Virtual Yizkor Will Remember 1,200 COVID Victims

100 congregations will remember the departed in a pre-Yom Kippur Yizkor event that will feature services led by Rabbi Yossy Goldman of Johannesburg, and singer Benny Friedman.

By Chabad.org

More people attend synagogue on Yom Kippur (observed this year from several minutes before sunset on Sunday, Sept. 27, to after nightfall on Monday, Sept. 28) than any day of the year, with people from all walks of Jewish life making a special effort to attend services when Yizkor, a prayer for departed loved ones, is said.

This year, with the coronavirus pandemic continuing to spread through much of the world, many will be unable to attend synagogue on the Day of Atonement. While it is acceptable and proper to say Yizkor at home under these circumstances (the primary element of Yizkor is pledging tzedakah, something that can be done in any place at any time), it is understandable that many will miss the communal feel that comes from praying among fellow Jews, each of whom is connecting emotionally to the souls of their cherished family members.

To help fill that void, Chabad.org has prepared a pre-Yom Kippur Yizkor event that will feature a sermon and service led by Rabbi Yossy Goldman of Johannesburg, South Africa, and include soulful songs from well-known American Chassidic singer Benny Friedman.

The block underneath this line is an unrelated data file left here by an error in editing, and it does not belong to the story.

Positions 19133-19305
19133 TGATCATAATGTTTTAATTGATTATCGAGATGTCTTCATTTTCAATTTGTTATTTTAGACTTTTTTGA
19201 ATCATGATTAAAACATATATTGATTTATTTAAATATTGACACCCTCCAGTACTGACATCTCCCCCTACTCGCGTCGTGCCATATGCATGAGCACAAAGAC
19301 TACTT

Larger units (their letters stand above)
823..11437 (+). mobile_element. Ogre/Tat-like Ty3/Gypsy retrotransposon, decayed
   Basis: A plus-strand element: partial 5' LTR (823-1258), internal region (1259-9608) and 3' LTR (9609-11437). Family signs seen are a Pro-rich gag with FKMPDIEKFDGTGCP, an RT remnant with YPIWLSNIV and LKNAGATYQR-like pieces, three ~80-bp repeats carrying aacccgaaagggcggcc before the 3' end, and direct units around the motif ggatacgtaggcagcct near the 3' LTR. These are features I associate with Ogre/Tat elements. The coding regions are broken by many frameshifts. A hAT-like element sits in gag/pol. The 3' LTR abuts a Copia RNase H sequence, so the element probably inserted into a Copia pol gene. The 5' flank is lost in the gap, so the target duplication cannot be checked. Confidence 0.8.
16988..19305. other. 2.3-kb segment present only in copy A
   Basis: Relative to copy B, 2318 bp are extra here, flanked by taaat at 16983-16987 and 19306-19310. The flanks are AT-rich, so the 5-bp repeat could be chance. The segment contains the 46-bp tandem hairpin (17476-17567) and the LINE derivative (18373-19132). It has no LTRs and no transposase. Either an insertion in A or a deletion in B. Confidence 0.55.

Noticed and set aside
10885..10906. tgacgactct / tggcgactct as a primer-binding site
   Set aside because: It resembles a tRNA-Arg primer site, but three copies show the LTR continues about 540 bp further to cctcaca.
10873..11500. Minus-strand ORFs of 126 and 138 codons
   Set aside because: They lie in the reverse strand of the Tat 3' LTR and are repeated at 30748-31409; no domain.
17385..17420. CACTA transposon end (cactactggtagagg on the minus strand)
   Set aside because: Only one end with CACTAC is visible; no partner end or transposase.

During the pre-Yom Kippur program, the names of loved ones that have been submitted in advance will scroll across the screen, allowing everyone to acknowledge and share the feelings of others, geographically divided but spiritually close.

The program will also include a memorial for the Jewish victims of the COVID-19 pandemic, whose lives are remembered in the most comprehensive list to date of Jewish victims of COVID-19, published by Chabad.org. Titled “Each Person, a World,” the memorial page contains more than 1,200 tributes to date.

The service will be broadcast on Sunday, Sept. 27 at 12 p.m EDT, 9 a.m. PDT, and can be accessed at Chabad.org/Yizkor.

(Reprinted with permission from Chabad.org)

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